For UFC fans and fighters, it's been a whirlwind week.
The world's largest mixed martial arts promotion suspended all live events after a fight night in Brazil was held behind closed doors in March, but UFC boss Dana White this week revealed his plan to get events running again.
White announced UFC 249, headlined by an interim lightweight title fight between Tony Ferguson and Justin Gaethje, would go ahead on tribal land in California on April 19 (NZ time). Because it was being held on tribal land the event was not subject to the state's shelter-in-place order.
Because no international fighters could get to the States, UFC 249 was scheduled to only feature fighters currently based in the country, with White indicating the UFC had secured a private island to host international fights in the near future.
However, speaking to ESPN's Brett Okamoto, White confirmed all UFC events had again been suspended indefinitely after a request from the "highest level" people at ESPN and Disney - the UFC's biggest broadcast partners.
"ESPN has been very, very good to us and the powers that be there asked me to stand down and not do this event next week," White said.
"All of my fighters that are under contract with me, I want them to feel safe, take time with their families and enjoy this time. Don't worry about the financial part of this; you're going to get the fights on your contract and I'm going to make things right with the people who were willing to step up and fight (at UFC 249).
"We'll be the first sport back. Fight Island is real. It's a real thing, the infrastructure is being built right now so that's really going to happen and it will be on ESPN. That's where we stand right now."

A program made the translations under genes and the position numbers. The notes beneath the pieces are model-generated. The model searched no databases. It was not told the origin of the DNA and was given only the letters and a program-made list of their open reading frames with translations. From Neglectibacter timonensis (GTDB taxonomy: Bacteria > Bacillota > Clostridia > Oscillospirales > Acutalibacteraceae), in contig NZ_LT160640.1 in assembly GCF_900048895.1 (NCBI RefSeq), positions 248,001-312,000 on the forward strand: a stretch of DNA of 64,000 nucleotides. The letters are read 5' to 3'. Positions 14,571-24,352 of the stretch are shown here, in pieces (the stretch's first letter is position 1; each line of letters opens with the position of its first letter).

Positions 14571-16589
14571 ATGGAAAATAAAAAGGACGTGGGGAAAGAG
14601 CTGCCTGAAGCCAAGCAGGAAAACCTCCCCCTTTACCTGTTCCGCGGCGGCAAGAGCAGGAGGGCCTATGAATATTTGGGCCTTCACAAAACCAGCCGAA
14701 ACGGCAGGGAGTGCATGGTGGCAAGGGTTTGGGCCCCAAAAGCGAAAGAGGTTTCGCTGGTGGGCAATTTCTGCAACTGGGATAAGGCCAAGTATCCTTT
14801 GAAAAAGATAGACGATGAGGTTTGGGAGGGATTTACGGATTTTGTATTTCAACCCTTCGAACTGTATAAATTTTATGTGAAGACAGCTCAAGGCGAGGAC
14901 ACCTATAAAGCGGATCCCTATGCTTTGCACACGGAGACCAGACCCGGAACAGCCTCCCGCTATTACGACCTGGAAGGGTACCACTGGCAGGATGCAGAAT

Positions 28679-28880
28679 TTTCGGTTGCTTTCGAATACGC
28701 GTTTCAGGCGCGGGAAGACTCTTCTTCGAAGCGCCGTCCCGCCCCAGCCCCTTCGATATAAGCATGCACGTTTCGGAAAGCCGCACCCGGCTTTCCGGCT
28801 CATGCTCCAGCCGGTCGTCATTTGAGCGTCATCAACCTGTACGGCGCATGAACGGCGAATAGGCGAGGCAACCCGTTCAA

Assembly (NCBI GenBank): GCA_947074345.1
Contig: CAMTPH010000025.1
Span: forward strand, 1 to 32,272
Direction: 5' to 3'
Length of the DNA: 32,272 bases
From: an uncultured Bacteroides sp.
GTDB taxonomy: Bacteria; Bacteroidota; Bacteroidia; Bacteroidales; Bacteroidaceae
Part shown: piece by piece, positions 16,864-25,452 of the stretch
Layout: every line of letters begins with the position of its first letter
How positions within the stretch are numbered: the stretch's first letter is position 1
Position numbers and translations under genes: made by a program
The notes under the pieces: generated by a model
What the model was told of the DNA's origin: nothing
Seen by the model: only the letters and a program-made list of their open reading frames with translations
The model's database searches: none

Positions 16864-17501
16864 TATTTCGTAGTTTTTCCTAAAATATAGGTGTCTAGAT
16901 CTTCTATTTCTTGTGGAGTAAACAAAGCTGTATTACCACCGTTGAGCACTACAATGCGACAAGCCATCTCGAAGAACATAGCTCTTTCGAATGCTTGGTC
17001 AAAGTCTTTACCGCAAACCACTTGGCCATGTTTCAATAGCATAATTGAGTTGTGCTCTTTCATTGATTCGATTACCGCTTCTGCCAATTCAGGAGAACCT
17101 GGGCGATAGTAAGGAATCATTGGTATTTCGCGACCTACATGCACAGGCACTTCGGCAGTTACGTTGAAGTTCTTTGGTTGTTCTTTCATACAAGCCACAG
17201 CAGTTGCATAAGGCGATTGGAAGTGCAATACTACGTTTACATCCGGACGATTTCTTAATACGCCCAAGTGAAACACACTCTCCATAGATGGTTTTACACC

White indicated the private island would be ready in about a month's time, and would include facilities where athletes could train.
Kiwi UFC lightweight contender Dan Hooker is one of many international fighters expected to be targetted for a fight on the private island, with the UFC letting him know that they were looking to have him fight on May 17 (NZ time).
Whether or not that eventuates remains to be seen, given White's timeline for when it would be ready, but Hooker knows he has to be ready for whatever the company throws at him next.
"We know what kind of company we work for, we know who Dana White is and we know is approach is that of a bull in a china shop – he doesn't muck around too much," Hooker told the Herald. "I know that having Dana White as a boss means I need to stay ready, and I need to be prepared.
"This is the kind of guy it takes to build a sport like we have and as quickly as he has done it. No one anticipated how fast this thing has got to the stage it is – on ESPN which is in every home across the world, which is making a mainstream sport out of a very niche sport when he took the reins. This is the kind of person we work for, so we've come to expect these things from him."
Despite fighters voicing their desire to fight as soon as possible, White has been heavily criticised in the media and online for his tunnel-vision approach to finding a way for the company to put on events during a worldwide pandemic.
Hooker, ranked No5 in the lightweight division, said that, like many, the fighters just want to get back to work.
"Everyone's in the same boat. A lot of jobs have been put on the line and I feel like a lot of people want to get back to business as soon as possible," he said.
"If someone's giving me an opportunity to feed my family, they're giving me an opportunity to pay my mortgage, I'm taking it. I feel like there are a lot of small business owners and a lot of people whose jobs are in jeopardy at the time who would take the chance that I'm being offered.
"Yes I understand the health risks and it is a bit bullish of them to put it on, but from my perspective – a very selfish perspective – I want to get back to work, and this is my job. This is me getting back to work as soon as possible."